Fairtrade is a movement for change that works directly with businesses, consumers and campaigners to make trade deliver for farmers and workers. It is represented by the Fairtrade Foundation.
The international Fairtrade system (which the Fairtrade Foundation is a part of) represents the world’s largest and most recognised fair trade system. They are a global organisation working to secure a better deal for farmers and workers.
Fairtrade is about better prices, decent working conditions, local sustainability, and fair terms of trade for farmers and workers in the developing world. If companies pay farmers equitably, Fairtrade believes, other benefits cascade out as well.
Producers must meet a number of standards to qualify for Fairtrade: rules about labour conditions, for instance, or waste disposal. These are periodincally checked to ensure adherence. By requiring manufacturing and fashion companies to pay sustainable prices (which must never fall lower than the market price), Fairtrade tackles the injustices of conventional trade, which traditionally discriminates against the most vulnerable. It enables them to improve their position and have more control over their lives.
With Fairtrade you have the power to change the world every day. With simple shopping choices you can get farmers a better deal. And that means they can make their own decisions, control their future and lead the dignified life everyone deserves.
Fairtrade sets social, economic and environmental standards for both companies and the farmers and workers who grow the food we love. For farmers and workers the standards include protection of workers’ rights and the environment, for companies they include the payment of the Fairtrade Minimum Price and an additional Fairtrade Premium to invest in business or community projects of the community’s choice.
We independently check that our standards have been met by the farmers, workers and companies that are part of products’ supply chains. And in order to reassure consumers that this has happened, we license the use of the FAIRTRADE Mark on products and packaging to signal this.
In the outdoor industry, the farming of raw materials such as cotton, are the most relevant in terms of Fairtrade. Despite a move away from cotton as a technical fabric for garments it is still widely used in more casual, lifestyle pieces.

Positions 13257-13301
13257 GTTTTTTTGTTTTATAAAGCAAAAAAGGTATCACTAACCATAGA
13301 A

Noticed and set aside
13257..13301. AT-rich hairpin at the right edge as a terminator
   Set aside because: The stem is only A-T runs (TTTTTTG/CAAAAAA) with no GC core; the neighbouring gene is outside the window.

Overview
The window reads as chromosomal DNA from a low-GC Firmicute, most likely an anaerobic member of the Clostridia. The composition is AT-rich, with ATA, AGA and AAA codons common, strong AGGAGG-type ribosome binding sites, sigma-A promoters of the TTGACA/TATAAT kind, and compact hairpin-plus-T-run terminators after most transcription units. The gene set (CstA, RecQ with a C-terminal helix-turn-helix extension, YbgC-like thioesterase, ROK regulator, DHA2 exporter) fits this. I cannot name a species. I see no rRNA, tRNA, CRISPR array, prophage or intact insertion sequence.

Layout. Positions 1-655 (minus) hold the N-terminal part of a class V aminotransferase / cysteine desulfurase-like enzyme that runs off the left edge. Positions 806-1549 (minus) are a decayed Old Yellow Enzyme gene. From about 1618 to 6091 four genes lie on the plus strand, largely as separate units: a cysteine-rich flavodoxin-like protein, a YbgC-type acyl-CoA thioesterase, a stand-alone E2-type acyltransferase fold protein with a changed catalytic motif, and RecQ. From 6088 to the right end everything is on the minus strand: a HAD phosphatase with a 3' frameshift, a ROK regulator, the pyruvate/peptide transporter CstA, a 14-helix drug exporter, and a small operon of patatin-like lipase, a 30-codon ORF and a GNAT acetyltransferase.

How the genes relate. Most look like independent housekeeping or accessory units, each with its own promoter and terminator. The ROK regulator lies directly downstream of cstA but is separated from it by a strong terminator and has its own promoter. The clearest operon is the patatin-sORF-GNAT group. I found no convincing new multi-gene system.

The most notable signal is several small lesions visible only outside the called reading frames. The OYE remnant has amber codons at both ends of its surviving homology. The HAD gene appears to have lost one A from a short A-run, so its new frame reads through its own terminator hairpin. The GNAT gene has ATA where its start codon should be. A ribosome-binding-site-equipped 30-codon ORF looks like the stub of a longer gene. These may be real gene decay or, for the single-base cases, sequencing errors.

Cotton is the world’s oldest commercial crop and one of the most important fibre crops in the global textile industry. Although, not a primary material is outdoor gear it still plays an important role with brands and their products.
Although world cotton production is dominated by China, India and the US, cotton is vital for the survival of many low income countries in Central and West Asia and Africa – it accounts, in value terms, for 26.4 per cent of Benin’s exports and 58.7 per cent of Burkina Faso’s.
Cotton farmers in developing countries, including leading producers like India and China, live in hardship. As many as 100 million households are directly engaged in cotton production and an estimated 300 million people work in the cotton sector when family labour, farm labour and workers in ancillary services such as transportation, ginning, baling and storage are taken into account. For farmers, the challenges range from the impact of climate change, poor prices for seed cotton, through to competition from highly subsidised producers in rich countries and poor terms of trade. In particular, government subsidies for cotton farmers in rich countries, particularly the US, create a market with artificially low prices that small-scale farmers are unable to compete in.
Fairtrade cotton was launched to put the spotlight on these farmers who are often left invisible, neglected and poor at the end of a long and complex cotton supply chain. Through tools like the Fairtrade Minimum Price and an additional Fairtrade Premium and stronger, more democratic organisations, Fairtrade has sought to provide these farmers with an alternative route to trade and higher, more stable incomes. The Fairtrade Cotton Briefing provides a detailed overview of the cotton industry and its challenges, and explores why Fairtrade is needed and what it can achieve. Fairtrade helps businesses to source Fairtrade Cotton thus providing traceability of where their cotton comes from and also transparency within their supply chains. Businesses can source Fairtrade cotton in two ways: the classic Fairtrade certified Cotton model and the Fairtrade Sourced Cotton (mass balance model).